Brief Bank # B-884 (Re: F 2.23 n3 [CJ 2.23 Must Be Given Sua Sponte].)
CAVEAT: The file below was not prepared by FORECITE. FORECITE has not made any attempt to review or edit this material and is not responsible for its content or format. FORECITE cannot guarantee the information is complete, accurate or up-to-date. You are advised to conduct your own independent, comprehensive research on all issues addressed in the material below.
II. THE COURT ERRED WHEN IT FAILED TO INSTRUCT THE JURY THAT APPELLANT’S PRIOR CONVICTION COULD NOT BE USED TO INFER CRIMINAL PROPENSITY
B. The Court Has A Sua Sponte Duty To Instruct The Jury That It Could Not Consider His Prior Conviction As Evidence Of Criminal Propensity
Evidence of other crimes, whether by proof of a prior conviction or otherwise, is not admissible when offered solely to prove criminal disposition or a propensity on the part of the accused to commit the crime charged, because the probative value of such evidence is outweighed by its prejudicial effect. (People v. Peete (1946) 28 Cal.2d 306, 314-315.) Evidence that appellant had suffered a prior felony conviction was introduced below to prove a bail enhancement. As the evidence was not admissible to show that appellant had a criminal disposition and was more likely to have committed the charged theft, the court should have given the jury a limiting instruction.
In People v. Mayfield (1972) 23 Cal.App.3d 236, 244, the court held that a trial judge has a sua sponte duty to instruct the jury that a prior felony conviction may be used only to assess a witness’ credibility, and not as evidence of guilt. During the trial, the defendant had admitted that she had a prior manslaughter conviction. Counsel did not request a limiting instruction. The appellate court found it “implicit from the wording of [Evidence Code section 788] that the jury shall be admonished as to the limited application they may give such evidence (Id. at p. 244, italics added) and reversed the judgment.
Mayfield was followed in People v. Lomeli (1993)19 Cal.App.4th 649, when the appellate court extended the court’s sua sponte duty to instruct on the limited use of prior convictions to misdemeanors. (See also People v. Cavazos (1985) 172 Cal.App.3d 589 [court’s sua sponte duty to give limiting instruction on prior conviction acknowledged without discussion].)
The refusal of the Fourth District to follow Mayfield in People v. Kendrick (1989) 211 Cal.App.3d 1273 was based on a faulty analysis, which this court should not follow. The Kendrick court cited six cases for the principle that a trial judge did not have a sua sponte duty to give an instruction limiting the purpose for which a prior conviction may be considered. (Id. at 1277-1278). The cited cases fail, however, to support the court’s holding, as none of them involved evidence of a prior conviction, as opposed to other types of damaging evidence.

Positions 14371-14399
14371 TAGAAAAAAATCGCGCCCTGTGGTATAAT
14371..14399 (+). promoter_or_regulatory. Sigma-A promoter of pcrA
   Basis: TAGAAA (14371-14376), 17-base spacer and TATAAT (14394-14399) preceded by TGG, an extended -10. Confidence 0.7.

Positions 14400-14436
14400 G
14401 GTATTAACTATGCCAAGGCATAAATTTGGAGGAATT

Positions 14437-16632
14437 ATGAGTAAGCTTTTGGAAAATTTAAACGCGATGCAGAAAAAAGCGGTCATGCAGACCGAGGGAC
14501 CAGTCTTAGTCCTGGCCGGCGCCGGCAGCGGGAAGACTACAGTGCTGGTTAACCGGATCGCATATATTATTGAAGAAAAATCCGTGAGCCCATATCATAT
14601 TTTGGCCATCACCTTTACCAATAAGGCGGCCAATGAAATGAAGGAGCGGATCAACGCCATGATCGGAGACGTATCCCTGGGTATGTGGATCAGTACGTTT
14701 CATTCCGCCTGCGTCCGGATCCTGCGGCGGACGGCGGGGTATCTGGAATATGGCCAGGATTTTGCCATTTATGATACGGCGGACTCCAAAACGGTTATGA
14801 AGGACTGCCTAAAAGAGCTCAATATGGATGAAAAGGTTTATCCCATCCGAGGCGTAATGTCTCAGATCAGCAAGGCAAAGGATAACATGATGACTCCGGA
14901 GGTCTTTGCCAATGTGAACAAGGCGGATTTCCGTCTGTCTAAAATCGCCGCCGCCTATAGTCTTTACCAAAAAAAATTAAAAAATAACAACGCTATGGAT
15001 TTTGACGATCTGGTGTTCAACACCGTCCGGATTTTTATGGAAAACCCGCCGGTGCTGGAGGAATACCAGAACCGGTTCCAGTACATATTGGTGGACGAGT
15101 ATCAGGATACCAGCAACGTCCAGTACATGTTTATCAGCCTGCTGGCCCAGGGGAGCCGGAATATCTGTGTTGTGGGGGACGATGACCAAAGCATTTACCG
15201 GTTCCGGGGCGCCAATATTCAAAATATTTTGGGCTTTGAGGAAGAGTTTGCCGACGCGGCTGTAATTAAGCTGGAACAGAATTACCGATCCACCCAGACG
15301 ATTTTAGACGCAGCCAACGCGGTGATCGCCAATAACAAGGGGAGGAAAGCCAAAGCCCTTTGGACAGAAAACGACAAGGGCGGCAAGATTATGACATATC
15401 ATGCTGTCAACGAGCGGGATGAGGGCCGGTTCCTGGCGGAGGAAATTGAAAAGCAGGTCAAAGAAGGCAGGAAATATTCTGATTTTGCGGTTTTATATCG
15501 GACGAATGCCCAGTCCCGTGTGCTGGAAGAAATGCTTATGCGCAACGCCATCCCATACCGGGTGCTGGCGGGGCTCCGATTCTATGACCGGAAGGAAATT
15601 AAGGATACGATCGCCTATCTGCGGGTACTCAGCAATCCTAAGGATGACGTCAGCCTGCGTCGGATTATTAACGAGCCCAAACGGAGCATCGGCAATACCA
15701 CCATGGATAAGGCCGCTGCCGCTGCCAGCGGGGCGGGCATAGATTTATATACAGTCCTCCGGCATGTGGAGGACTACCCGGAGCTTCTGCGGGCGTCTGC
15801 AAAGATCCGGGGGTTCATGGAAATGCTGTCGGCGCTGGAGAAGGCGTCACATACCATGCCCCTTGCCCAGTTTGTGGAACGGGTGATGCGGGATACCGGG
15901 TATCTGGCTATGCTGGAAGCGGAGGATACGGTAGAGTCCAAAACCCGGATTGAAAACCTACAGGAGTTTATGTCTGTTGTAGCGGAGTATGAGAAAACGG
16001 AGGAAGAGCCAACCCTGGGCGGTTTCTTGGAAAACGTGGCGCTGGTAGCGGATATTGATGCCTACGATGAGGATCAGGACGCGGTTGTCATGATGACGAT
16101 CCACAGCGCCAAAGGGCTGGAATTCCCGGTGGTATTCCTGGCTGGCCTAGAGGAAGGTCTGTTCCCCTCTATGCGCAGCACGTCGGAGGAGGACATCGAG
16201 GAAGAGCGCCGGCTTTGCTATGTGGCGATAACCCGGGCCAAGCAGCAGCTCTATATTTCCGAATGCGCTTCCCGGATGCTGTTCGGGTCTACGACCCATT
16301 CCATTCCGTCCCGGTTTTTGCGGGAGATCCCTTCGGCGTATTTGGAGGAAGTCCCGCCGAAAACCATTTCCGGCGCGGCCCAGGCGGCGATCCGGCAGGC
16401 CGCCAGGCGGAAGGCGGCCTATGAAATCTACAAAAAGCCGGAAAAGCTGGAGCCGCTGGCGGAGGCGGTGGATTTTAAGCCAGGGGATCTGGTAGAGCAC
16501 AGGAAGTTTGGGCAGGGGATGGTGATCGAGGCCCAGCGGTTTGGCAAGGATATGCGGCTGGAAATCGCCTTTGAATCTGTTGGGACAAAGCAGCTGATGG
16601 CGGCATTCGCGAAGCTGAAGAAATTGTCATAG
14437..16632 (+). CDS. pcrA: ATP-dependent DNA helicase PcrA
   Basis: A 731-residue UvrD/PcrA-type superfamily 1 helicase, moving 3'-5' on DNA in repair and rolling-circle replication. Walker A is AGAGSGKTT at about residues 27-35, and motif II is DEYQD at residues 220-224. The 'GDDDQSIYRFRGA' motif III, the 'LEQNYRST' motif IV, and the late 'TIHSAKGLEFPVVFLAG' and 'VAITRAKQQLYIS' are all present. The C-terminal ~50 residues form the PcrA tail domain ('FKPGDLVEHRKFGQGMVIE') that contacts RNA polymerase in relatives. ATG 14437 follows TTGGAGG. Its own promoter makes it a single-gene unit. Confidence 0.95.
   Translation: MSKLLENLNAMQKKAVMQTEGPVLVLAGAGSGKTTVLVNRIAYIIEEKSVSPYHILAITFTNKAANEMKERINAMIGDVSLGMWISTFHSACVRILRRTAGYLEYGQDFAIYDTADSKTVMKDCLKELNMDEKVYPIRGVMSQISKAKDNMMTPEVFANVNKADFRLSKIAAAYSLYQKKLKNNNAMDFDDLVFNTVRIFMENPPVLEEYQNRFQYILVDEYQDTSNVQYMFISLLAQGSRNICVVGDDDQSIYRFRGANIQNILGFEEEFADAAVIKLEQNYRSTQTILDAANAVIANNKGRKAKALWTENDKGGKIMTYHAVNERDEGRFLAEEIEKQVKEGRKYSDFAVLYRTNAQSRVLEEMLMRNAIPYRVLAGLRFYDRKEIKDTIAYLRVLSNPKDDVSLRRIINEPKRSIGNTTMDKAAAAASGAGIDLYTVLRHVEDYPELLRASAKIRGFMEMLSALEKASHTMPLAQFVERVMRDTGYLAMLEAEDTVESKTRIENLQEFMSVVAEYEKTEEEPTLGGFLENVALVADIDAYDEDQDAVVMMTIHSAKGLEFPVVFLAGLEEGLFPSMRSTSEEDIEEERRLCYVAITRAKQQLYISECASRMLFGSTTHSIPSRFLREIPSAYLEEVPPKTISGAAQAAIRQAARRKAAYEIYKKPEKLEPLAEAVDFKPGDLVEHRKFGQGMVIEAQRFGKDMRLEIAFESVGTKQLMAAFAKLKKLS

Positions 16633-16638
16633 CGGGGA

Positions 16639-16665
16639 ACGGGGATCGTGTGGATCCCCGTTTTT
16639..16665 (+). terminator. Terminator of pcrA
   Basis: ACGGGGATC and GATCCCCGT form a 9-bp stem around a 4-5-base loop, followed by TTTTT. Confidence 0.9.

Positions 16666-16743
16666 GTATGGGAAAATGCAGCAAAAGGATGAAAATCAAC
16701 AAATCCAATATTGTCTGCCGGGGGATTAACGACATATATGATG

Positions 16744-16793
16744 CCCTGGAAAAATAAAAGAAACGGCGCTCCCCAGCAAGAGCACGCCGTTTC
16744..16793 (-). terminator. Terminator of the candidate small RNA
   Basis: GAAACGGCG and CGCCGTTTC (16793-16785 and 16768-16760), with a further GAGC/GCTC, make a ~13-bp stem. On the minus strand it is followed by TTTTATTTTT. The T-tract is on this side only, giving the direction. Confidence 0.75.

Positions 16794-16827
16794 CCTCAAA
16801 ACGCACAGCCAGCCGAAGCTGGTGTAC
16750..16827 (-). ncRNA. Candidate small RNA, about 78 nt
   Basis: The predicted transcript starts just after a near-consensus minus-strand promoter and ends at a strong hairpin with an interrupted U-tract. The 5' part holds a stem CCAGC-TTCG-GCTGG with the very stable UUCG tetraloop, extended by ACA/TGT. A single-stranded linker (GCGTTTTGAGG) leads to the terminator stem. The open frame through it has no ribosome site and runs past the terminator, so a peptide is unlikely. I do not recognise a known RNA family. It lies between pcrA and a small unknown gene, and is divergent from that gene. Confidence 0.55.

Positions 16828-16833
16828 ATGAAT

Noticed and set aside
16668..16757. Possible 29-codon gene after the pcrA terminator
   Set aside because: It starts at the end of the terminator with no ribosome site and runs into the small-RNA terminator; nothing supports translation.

As the United States Supreme Court has noted, evidence of prior criminal conviction has extraordinary – and inappropriate – persuasive power over a jury. It must be treated with extreme care “not…because character is irrelevant; on the contrary, it is said to weigh too much with the jury and to so overpersuade them as to prejudge one with a bad general record and deny him a fair opportunity to defend against a particular charge.” (Michelson v. United States (1948) 335 U.S. 469, 475-476, fn. omitted.) As the Kendrick court failed to acknowledge the uniquely damaging nature of evidence of prior criminal convictions, this court should not follow its holding that a trial court has no sua sponte duty to give a limiting instruction when evidence of a prior criminal conviction has been admitted.
A trial court is required to instruct sua sponte on those general principles of law that are closely and openly connected with the facts before the court and necessary for the jury’s understanding of the case. (People v. St. Martin (1970) 1 Cal.3d 524, 531.) The circumstances here meet all three prongs of the rule. The rule that a criminal conviction may only be considered for a limited purpose and not to infer criminal propensity and a likelihood that the defendant committed the charged offense is: 1) a general principle of law; 2) closely and openly connected with the facts here; and 3) necessary to the jury’s understanding, in that the principle not only is not obvious to a layperson, but actually is counter-intuitive. Natural, untutored instinct would suggest that a defendant’s criminal past provides a logical and appropriate basis for judging the likelihood that he has committed a subsequent crime. As this assumption is directly opposed to the true state of the law, instruction by the court was necessary to allow the jury to apply correct legal principles to the facts of the case. The court’s failure to give a limiting instruction was error.